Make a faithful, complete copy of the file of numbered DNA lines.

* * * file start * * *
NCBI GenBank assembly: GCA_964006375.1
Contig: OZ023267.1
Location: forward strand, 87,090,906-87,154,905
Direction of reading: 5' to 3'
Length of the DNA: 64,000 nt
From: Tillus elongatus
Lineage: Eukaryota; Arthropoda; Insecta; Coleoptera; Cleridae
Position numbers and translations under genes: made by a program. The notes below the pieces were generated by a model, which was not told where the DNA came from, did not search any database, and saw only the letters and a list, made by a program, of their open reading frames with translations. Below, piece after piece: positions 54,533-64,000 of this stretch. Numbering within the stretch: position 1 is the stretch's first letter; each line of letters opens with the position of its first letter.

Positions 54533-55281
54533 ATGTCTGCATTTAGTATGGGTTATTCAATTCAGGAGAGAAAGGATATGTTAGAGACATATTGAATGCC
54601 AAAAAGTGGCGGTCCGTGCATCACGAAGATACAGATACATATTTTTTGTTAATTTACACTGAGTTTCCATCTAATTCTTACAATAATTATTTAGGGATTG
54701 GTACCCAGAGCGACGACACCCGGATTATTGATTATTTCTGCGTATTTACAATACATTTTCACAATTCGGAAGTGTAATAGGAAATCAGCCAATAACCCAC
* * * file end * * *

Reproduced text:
NCBI GenBank assembly: GCA_964006375.1
Contig: OZ023267.1
Location: forward strand, 87,090,906-87,154,905
Direction of reading: 5' to 3'
Length of the DNA: 64,000 nt
From: Tillus elongatus
Lineage: Eukaryota; Arthropoda; Insecta; Coleoptera; Cleridae
Position numbers and translations under genes: made by a program. The notes below the pieces were generated by a model, which was not told where the DNA came from, did not search any database, and saw only the letters and a list, made by a program, of their open reading frames with translations. Below, piece after piece: positions 54,533-64,000 of this stretch. Numbering within the stretch: position 1 is the stretch's first letter; each line of letters opens with the position of its first letter.

Positions 54533-55281
54533 ATGTCTGCATTTAGTATGGGTTATTCAATTCAGGAGAGAAAGGATATGTTAGAGACATATTGAATGCC
54601 AAAAAGTGGCGGTCCGTGCATCACGAAGATACAGATACATATTTTTTGTTAATTTACACTGAGTTTCCATCTAATTCTTACAATAATTATTTAGGGATTG
54701 GTACCCAGAGCGACGACACCCGGATTATTGATTATTTCTGCGTATTTACAATACATTTTCACAATTCGGAAGTGTAATAGGAAATCAGCCAATAACCCAC